Confessions of a Newbie
by Rick Higginson

February 2007

I've discussed before the many ways writers have benefited from the computer and the internet. The fact that you're here at Collector Times, reading this, is one big example of how technology has revolutionized writing and publishing. Producing a magazine such as this in print form, mailed each month to subscribers, would be an expensive proposition to get started. The publishers must absorb the costs long enough to attract sufficient paying subscribers; otherwise, the magazine goes bankrupt and vanishes. Money must be spent on advertising to get the word out to potential readers, hopefully piquing their interest enough to send in a payment for at least a year's worth of issues.

The computer and the internet have changed all that. Publishing a manuscript no longer requires a large staff of editors and typesetters. Everything can be done with an average home computer. The typical novel-length manuscript can be formatted for an attractive paperback layout in just a few hours. That includes full-justified margins, headers and footers, page numbers, drop caps, larger font chapter headers, etc. A magazine or book can be taken from the early draft to the published product in less time than ever before, thanks to the computer.

Just for perspective, if Collector Times were published in the traditional printed hard-copy mode and mailed to you, the contributing writers would need to have our columns in to the editor at least a month in advance, rather than the day before the next issue goes up. You'd get Comic-Con coverage in September or October, rather than in August, right after a July con.

Self-publishing of novels is on the rise as well, though the stigma attached to it remains. For many years, any author was able to self-publish through companies dubbed "Vanity Presses", provided the author had the money to invest. Vanity Presses would charge a certain amount to typeset and print the book (editing was an extra charge, if available at all), and a minimum number of copies had to be bought by the author. For most going the Vanity Press route, they would end up with a garage full of bound copies of their book, and little idea how to market it.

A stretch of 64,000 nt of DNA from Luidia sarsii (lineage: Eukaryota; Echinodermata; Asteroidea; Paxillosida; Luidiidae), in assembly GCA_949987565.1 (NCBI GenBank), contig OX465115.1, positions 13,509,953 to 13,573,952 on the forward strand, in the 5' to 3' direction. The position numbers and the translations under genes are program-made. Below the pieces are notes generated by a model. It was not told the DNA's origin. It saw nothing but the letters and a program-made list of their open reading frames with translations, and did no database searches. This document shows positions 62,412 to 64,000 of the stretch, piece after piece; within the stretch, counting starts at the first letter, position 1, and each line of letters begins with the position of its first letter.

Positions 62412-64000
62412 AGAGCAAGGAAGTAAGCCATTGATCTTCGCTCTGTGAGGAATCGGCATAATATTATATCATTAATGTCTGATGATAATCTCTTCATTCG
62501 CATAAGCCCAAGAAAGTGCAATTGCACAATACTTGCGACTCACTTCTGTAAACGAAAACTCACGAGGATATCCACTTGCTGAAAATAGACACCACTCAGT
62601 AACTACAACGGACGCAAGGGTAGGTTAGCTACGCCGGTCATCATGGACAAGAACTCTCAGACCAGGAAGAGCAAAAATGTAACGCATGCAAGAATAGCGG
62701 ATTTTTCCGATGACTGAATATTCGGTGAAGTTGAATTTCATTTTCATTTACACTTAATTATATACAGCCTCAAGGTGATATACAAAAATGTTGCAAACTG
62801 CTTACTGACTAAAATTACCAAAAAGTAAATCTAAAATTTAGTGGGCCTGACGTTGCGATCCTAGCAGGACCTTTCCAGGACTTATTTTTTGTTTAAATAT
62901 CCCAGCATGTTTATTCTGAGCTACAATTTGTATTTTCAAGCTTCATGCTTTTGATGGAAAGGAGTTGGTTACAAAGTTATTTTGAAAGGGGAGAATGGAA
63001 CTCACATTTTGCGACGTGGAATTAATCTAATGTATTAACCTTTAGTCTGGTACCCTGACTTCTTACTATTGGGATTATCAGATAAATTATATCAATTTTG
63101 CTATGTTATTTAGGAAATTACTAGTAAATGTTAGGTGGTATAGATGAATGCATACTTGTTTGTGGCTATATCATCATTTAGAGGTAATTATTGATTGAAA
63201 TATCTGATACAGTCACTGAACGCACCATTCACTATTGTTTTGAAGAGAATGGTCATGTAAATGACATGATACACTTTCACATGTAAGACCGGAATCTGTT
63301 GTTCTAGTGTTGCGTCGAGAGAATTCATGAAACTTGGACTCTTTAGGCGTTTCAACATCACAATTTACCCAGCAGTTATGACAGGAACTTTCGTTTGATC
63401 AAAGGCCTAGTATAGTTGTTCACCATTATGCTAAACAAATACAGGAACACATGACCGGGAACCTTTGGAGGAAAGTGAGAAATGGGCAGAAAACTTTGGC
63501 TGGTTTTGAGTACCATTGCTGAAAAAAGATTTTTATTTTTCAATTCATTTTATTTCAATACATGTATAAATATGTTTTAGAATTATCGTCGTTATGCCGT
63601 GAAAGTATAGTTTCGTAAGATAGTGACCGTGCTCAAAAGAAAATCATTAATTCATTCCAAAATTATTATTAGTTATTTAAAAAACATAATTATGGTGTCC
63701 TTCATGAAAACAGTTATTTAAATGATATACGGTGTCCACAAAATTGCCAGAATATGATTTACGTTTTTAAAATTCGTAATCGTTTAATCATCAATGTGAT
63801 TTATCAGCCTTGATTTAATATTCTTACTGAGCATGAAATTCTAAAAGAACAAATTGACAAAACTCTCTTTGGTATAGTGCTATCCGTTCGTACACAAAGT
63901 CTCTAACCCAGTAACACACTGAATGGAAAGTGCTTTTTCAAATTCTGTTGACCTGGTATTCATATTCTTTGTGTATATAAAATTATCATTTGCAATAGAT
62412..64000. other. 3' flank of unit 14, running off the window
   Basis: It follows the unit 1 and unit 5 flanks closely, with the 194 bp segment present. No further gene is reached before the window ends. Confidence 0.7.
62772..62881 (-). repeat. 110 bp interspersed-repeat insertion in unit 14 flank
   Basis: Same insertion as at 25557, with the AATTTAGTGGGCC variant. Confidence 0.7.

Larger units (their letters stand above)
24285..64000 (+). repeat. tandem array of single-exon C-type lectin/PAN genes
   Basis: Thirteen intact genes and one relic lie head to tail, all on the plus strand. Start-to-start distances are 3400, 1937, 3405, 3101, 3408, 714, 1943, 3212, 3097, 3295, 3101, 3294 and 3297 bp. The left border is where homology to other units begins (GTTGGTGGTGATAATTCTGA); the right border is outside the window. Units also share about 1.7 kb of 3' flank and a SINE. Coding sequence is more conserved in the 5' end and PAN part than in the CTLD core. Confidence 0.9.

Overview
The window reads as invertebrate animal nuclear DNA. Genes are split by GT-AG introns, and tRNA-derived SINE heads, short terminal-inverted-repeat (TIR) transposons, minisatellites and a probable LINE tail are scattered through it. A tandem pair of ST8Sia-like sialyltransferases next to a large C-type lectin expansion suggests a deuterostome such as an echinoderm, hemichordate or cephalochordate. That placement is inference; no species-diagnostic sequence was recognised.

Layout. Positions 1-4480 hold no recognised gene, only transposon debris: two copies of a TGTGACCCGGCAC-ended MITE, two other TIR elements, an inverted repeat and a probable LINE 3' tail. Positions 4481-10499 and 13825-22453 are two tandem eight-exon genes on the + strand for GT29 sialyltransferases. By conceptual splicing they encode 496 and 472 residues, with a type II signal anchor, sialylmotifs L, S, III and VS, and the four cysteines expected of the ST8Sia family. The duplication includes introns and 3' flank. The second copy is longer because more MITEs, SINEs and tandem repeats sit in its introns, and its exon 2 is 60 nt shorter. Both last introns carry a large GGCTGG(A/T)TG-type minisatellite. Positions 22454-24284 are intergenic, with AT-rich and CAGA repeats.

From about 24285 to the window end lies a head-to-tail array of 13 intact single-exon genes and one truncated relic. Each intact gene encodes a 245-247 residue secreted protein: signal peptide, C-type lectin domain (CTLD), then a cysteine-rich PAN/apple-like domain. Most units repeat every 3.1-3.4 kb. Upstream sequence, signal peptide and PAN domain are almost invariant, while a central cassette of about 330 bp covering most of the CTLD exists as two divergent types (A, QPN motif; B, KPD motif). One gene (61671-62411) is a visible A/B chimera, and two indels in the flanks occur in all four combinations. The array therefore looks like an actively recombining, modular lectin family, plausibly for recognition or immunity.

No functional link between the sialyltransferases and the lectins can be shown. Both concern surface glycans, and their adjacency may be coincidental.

Self-publishing is still seen by many as an indicator that the manuscript just wasn't "good enough" to get published by the traditional publishing houses. In truth, quite a few of the self-published books are in dire need of editing and are not well written. Still, the perception is changing. Even some established authors have become disillusioned with the traditional system and are turning towards self-publishing and Print-On-Demand services to get their books out. Piers Anthony, author of several series of books, including the popular Xanth stories, hosts a web-page specifically for new writers looking into alternatives to the traditional path to being published. Anthony's webpage can be found at .

Can self-publishing work? It's a long-shot, of course, but then again, so is getting published the traditional method. Christopher Paolini's first novel, Eragon, was published first by his parents in what amounted to being self-published. They invested both money and time in producing and marketing the manuscript, and sales of the book were sufficient to attract the attention of the traditional publishing houses. One of the toughest aspects of self-publishing is that second part: marketing. A traditional publishing house is going to handle much of the marketing of a book, since it behooves them to generate interest in the product. The more books they sell, the more money they make.

The self-publisher also has to be a self-promoter, but here again, the internet has opened up options that would have been unthinkable thirty years ago. One banner ad on the right website can publicize a manuscript all over the world in less than a day, and for a cost that most people wouldn't find too oppressive. Ad prices on one webcomic group I checked started at $50. Try reaching so many regions for that kind of money in print media.

Times are changing and the industry is evolving. I believe we are going to see the stigmas associated with self-publishing diminish as the information age opens new venues for putting our manuscripts out there for the world to read. We're no longer going to be stuck with only getting the books the traditional publishers deem worthy to print, based primarily on how much profit they believe they can make.

[Back to Collector Times]
[Prev.] [Return to Gaming] [Disclaimer] [Next]

Copyright © 2007 Rick Higginson

E-mail Rick at:

About the Author